How can I write about anything this TunesDay but Lou Reed? He passed away the other day from liver disease and it’s a huge loss to any fan of rock music. Lou was a founding member of The Velvet Underground, a band most of you have neither heard nor heard of. As with several other members of the Rock & Roll Hall Of Fame (they’ve been in since 1996), their influence goes way beyond their commercial success, and Lou’s went even beyond that. He also points out a few things that are relevant to business too.
First, a little Lou to get us energized:
Lou’s efforts with The Velvet Underground were a bomb. Not the bomb – a bomb, as in commercial failure. While the world is littered with businesses (and don’t kid yourself – no matter how artistic the band, it’s a business too) that fail, we sometimes don’t recognize that contained within that failure is a ton of success. Obviously, since they’re a Hall Of Fame act, the artistic side of the venture was working.
This isn’t an unusual phenomenon, by the way. Two examples that pop into my head are Galileo and Thoreau. Galileo, the father of science, was locked up as a heretic and looked upon as a failure in his time. Thoreau’s works were mostly ignored for 100 years and his influence on many folks in the latter part of the last century is undeniable (check out Civil Disobedience and Walden if you don’t believe that). Smart businesspeople look in the ashes of “failures” for embers of success.
Back to Lou. I chose the song Rock And Roll because it too makes a business point. First, the music. It’s a very familiar chord sequence. Slow it down and you have Sweet Home Alabama. Add a droning lead guitar and you have Sweet Child Of Mine. We don’t always need new, innovative or unusual chord sequences to make magic either in music or in business. Second, the lyrics:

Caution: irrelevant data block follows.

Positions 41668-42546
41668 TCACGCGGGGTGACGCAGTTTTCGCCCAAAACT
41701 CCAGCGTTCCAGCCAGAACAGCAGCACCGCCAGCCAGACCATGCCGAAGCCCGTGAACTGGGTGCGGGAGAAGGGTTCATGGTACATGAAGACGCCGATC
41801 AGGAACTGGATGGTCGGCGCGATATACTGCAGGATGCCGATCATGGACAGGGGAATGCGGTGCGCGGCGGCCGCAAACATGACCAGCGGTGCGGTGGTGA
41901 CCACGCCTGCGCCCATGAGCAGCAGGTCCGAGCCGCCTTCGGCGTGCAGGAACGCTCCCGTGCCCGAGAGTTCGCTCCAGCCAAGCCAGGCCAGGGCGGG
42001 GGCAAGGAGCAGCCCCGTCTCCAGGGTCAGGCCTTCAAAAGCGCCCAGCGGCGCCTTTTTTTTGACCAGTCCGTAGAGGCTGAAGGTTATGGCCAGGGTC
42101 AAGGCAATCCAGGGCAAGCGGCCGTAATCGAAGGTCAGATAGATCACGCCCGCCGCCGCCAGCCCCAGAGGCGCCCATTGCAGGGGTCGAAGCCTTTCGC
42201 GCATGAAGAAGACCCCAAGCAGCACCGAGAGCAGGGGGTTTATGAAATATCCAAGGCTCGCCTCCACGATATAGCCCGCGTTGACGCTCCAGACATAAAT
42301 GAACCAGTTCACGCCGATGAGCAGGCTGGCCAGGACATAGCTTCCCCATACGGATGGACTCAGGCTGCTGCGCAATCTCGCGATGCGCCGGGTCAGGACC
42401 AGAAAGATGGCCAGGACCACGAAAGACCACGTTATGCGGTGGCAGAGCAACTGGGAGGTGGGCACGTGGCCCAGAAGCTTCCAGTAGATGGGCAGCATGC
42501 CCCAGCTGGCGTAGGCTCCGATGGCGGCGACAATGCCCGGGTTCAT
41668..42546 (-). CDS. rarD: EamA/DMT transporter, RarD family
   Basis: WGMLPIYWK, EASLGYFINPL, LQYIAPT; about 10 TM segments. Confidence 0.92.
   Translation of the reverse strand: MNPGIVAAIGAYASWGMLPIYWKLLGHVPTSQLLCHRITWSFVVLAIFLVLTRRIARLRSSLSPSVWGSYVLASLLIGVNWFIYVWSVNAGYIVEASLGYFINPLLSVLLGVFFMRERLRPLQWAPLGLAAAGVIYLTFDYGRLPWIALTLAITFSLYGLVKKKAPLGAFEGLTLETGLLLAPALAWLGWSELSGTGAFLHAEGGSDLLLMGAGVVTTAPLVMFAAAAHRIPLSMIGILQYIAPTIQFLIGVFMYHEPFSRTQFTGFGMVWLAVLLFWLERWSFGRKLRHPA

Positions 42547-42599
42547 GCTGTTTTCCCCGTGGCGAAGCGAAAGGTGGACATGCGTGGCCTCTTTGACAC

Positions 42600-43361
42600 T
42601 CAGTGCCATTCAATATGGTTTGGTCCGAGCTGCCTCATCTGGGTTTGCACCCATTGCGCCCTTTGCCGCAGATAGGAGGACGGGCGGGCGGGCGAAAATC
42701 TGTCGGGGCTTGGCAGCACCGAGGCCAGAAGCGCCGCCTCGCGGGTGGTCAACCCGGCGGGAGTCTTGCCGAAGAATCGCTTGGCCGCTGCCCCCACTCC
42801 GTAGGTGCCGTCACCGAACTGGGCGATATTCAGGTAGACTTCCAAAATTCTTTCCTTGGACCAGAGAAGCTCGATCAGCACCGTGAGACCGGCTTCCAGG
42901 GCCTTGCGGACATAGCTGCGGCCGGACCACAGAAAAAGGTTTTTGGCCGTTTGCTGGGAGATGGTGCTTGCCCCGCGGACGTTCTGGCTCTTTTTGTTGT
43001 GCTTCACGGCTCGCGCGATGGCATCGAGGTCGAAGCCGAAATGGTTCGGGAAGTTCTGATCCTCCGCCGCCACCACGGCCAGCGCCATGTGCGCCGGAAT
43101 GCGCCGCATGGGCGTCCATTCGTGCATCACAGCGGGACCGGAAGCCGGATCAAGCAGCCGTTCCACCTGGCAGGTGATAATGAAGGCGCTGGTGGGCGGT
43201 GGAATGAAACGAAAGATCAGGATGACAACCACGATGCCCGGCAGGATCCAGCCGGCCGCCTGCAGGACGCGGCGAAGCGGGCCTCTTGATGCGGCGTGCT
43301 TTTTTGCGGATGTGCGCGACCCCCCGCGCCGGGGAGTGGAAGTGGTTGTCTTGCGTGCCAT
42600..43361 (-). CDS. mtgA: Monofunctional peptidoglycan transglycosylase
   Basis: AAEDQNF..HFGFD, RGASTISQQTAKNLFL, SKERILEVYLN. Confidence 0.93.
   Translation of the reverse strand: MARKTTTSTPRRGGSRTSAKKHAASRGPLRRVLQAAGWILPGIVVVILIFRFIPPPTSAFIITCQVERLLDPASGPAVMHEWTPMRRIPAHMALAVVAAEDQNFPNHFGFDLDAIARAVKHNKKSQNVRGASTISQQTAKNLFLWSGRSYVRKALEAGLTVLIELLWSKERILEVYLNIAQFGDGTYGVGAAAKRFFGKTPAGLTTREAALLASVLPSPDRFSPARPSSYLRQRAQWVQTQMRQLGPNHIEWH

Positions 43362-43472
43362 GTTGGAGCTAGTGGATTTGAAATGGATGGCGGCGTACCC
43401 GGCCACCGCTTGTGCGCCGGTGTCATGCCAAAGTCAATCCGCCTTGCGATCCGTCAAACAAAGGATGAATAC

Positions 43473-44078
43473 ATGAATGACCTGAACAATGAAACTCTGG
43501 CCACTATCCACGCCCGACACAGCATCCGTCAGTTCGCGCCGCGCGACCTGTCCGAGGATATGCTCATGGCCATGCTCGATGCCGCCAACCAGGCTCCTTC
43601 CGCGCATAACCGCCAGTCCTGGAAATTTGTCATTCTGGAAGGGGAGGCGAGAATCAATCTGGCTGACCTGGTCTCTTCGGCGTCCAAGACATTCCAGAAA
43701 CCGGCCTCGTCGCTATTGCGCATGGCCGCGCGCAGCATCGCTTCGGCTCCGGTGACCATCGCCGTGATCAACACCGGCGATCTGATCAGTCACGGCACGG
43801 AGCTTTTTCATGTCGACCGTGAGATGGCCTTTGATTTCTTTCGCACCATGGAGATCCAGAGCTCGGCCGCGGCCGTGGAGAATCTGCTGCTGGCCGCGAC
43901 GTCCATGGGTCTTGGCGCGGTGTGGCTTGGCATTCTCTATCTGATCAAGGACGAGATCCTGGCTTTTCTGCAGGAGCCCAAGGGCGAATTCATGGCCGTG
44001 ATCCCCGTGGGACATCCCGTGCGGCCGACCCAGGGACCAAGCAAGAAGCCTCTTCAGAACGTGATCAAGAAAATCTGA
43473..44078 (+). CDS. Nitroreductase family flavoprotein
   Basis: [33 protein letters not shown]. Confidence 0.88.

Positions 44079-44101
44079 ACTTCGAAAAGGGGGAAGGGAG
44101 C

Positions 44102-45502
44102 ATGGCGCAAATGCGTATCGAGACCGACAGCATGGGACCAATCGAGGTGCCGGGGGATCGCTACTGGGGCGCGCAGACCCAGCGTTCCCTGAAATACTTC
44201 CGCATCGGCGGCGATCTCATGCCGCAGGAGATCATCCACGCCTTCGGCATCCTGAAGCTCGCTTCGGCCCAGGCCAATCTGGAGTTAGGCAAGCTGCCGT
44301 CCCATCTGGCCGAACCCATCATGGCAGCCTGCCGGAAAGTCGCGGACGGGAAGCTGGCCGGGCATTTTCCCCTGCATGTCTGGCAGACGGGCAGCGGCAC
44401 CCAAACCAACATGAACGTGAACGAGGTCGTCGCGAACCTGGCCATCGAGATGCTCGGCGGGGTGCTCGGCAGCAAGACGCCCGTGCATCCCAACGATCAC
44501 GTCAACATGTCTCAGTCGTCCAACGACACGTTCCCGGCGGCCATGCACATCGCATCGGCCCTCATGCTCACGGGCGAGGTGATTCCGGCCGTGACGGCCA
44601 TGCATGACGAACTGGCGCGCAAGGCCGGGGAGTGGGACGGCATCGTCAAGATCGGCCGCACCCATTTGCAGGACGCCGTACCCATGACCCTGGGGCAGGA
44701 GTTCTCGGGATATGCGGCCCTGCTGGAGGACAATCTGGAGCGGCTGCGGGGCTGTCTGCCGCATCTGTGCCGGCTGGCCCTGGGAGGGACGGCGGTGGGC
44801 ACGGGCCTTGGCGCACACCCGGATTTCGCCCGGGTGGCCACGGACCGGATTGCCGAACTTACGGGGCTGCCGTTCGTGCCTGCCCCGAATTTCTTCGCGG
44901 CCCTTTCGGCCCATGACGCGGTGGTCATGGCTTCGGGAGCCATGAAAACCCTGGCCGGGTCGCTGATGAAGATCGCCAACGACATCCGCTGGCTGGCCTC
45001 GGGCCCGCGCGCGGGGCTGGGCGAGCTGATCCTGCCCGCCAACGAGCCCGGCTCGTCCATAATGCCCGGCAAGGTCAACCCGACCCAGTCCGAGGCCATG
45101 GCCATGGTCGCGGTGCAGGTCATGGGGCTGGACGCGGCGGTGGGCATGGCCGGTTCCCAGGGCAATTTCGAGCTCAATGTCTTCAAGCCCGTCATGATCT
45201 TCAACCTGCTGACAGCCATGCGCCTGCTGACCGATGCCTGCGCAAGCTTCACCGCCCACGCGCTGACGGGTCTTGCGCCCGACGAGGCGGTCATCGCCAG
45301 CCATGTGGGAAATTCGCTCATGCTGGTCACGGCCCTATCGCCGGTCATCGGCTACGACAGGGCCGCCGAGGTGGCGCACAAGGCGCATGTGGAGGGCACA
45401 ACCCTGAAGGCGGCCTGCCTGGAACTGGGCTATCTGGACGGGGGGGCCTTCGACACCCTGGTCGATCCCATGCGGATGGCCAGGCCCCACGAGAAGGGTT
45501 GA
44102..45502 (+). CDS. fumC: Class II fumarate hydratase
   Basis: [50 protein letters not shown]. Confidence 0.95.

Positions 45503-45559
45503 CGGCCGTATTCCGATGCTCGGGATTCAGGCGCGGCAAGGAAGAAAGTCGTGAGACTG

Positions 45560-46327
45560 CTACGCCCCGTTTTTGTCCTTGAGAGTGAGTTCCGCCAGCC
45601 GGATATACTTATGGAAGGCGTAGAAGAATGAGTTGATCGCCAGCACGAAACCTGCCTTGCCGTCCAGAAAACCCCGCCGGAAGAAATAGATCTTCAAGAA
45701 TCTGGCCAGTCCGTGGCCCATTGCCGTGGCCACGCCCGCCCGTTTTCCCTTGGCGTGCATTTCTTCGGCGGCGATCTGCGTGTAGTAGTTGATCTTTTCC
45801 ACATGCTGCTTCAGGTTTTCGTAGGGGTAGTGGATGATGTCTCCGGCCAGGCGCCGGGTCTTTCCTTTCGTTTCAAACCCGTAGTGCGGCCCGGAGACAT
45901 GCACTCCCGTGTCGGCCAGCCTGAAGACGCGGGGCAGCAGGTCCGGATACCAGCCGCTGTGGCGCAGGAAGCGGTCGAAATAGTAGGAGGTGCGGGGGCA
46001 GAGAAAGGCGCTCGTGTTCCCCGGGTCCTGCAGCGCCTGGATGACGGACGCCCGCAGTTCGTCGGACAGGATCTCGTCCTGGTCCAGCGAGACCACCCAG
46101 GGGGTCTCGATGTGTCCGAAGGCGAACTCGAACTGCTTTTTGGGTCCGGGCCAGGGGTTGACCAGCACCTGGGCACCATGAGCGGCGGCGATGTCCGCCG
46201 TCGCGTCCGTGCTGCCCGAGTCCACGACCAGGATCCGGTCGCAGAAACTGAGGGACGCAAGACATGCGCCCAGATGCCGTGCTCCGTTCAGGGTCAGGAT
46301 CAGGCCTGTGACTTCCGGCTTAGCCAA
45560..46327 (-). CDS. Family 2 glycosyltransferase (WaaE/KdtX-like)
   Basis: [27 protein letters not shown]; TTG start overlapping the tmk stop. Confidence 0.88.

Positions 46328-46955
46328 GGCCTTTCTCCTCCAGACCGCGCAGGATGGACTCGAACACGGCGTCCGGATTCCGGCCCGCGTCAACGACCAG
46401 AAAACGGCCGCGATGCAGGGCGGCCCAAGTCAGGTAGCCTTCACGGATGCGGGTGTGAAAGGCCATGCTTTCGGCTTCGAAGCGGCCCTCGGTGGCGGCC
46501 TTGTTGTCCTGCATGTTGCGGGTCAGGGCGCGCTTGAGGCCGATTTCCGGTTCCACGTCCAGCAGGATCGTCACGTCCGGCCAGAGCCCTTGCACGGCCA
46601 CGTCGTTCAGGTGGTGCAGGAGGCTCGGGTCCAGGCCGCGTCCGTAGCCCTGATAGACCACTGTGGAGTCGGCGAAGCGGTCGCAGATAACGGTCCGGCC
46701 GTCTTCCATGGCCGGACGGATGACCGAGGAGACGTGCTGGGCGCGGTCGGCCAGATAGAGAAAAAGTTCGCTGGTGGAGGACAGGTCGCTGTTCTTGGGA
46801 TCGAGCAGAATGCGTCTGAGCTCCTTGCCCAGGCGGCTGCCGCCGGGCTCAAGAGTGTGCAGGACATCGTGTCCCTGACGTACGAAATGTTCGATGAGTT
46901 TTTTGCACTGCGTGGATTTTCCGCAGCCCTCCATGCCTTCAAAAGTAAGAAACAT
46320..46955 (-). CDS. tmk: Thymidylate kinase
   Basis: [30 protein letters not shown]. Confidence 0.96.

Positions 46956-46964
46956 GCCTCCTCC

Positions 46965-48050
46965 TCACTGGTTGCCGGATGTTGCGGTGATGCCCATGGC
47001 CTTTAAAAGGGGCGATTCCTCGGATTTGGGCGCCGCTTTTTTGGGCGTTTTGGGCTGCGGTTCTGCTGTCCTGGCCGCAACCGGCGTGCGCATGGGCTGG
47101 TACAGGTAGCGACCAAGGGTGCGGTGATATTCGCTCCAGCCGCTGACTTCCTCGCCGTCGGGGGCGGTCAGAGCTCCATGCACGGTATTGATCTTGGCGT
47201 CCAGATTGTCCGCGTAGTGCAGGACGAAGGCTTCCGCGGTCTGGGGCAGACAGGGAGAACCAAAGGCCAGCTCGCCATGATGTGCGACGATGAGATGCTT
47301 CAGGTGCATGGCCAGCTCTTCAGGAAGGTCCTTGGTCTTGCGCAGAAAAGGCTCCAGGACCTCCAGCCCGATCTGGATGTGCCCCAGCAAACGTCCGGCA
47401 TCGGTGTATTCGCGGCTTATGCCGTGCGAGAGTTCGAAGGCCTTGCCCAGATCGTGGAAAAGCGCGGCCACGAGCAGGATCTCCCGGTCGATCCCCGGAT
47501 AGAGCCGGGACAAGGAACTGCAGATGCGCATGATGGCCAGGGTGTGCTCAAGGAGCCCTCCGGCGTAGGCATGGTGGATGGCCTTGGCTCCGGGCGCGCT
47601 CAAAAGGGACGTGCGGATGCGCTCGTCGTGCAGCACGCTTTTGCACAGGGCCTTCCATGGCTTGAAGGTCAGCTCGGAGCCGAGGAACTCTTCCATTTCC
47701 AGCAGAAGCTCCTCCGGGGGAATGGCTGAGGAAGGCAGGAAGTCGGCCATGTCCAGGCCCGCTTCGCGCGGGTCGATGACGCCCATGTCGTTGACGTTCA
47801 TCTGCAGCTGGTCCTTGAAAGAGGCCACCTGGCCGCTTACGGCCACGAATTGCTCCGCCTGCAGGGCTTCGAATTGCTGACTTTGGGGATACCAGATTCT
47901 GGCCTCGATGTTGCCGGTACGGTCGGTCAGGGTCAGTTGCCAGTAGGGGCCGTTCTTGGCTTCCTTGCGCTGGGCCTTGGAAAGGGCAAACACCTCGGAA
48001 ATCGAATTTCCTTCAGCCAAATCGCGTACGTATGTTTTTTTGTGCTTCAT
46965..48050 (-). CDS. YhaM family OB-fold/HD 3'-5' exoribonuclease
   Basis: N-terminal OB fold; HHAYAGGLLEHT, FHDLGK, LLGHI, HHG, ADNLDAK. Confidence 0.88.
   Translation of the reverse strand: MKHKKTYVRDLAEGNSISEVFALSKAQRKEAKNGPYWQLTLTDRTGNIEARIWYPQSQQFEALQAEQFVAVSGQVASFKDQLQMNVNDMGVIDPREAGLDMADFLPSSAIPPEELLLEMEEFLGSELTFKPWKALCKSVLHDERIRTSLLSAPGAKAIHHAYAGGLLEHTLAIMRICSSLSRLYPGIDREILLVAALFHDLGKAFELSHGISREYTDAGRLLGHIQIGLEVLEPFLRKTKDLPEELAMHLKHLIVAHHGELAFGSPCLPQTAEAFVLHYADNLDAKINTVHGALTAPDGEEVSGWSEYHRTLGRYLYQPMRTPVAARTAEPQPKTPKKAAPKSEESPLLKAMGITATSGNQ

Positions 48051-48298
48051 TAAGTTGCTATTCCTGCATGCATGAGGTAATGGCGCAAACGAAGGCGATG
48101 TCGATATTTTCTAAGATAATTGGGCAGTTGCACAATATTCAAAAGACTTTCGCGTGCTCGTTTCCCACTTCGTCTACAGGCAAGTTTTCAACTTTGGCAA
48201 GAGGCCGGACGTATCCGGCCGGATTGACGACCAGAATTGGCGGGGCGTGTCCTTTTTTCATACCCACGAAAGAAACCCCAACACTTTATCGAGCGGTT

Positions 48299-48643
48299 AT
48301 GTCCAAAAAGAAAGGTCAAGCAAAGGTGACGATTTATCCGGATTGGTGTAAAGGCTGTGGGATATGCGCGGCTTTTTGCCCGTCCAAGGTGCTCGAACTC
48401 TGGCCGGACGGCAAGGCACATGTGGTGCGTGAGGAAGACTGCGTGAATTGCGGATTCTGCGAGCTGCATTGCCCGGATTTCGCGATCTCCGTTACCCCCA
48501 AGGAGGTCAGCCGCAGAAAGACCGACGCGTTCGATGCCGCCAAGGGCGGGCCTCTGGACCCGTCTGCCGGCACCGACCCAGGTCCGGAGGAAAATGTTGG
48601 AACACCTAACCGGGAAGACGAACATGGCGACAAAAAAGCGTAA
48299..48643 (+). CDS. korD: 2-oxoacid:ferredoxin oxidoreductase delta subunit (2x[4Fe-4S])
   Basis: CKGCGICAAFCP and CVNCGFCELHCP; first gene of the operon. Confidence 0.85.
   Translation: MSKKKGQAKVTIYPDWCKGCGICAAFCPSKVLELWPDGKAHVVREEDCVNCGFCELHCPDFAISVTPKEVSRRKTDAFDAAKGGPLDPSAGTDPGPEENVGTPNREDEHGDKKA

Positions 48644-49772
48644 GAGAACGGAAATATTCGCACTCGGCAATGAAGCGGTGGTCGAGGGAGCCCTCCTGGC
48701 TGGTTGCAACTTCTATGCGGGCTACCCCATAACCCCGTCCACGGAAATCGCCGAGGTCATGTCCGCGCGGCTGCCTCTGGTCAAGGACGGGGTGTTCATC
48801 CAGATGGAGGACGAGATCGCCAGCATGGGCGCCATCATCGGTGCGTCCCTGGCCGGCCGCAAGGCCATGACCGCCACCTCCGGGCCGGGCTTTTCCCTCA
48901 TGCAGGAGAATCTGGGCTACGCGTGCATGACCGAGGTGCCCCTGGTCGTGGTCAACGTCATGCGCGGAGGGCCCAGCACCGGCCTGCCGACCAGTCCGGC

Then one fine morning, she turns on a New York station
she doesn’t believe what she hears at all
Ooohhh, she started dancin’ to that fine fine music
you know her life was saved by rock ‘n’ roll
yeah, rock ‘n’ roll
Anyone who has had that experience – feeling as if they had their life saved by music – knows how powerful an emotion Lou is tapping here. That’s a business point as well. Lou describes a typical young adult who can’t relate to her parents or situation in life and yet finds hope and salvation in music. Using subjects to which the target audience can relate and expressing yourself in honest, simple language are good thoughts to keep in mind as well.
Finally, Lou didn’t have classic rock looks nor a great voice yet he was able to succeed. Many of us tend to dwell on the obvious shortcomings our businesses may have instead of focusing on how to use the assets we do have to grow. In Lou’s case, those assets were a fantastic vision, fearlessness, and his intellect. While we’re all a little worse off for his departure, we have his music and the things he showed us through it. For that, I’m appreciative and glad. You?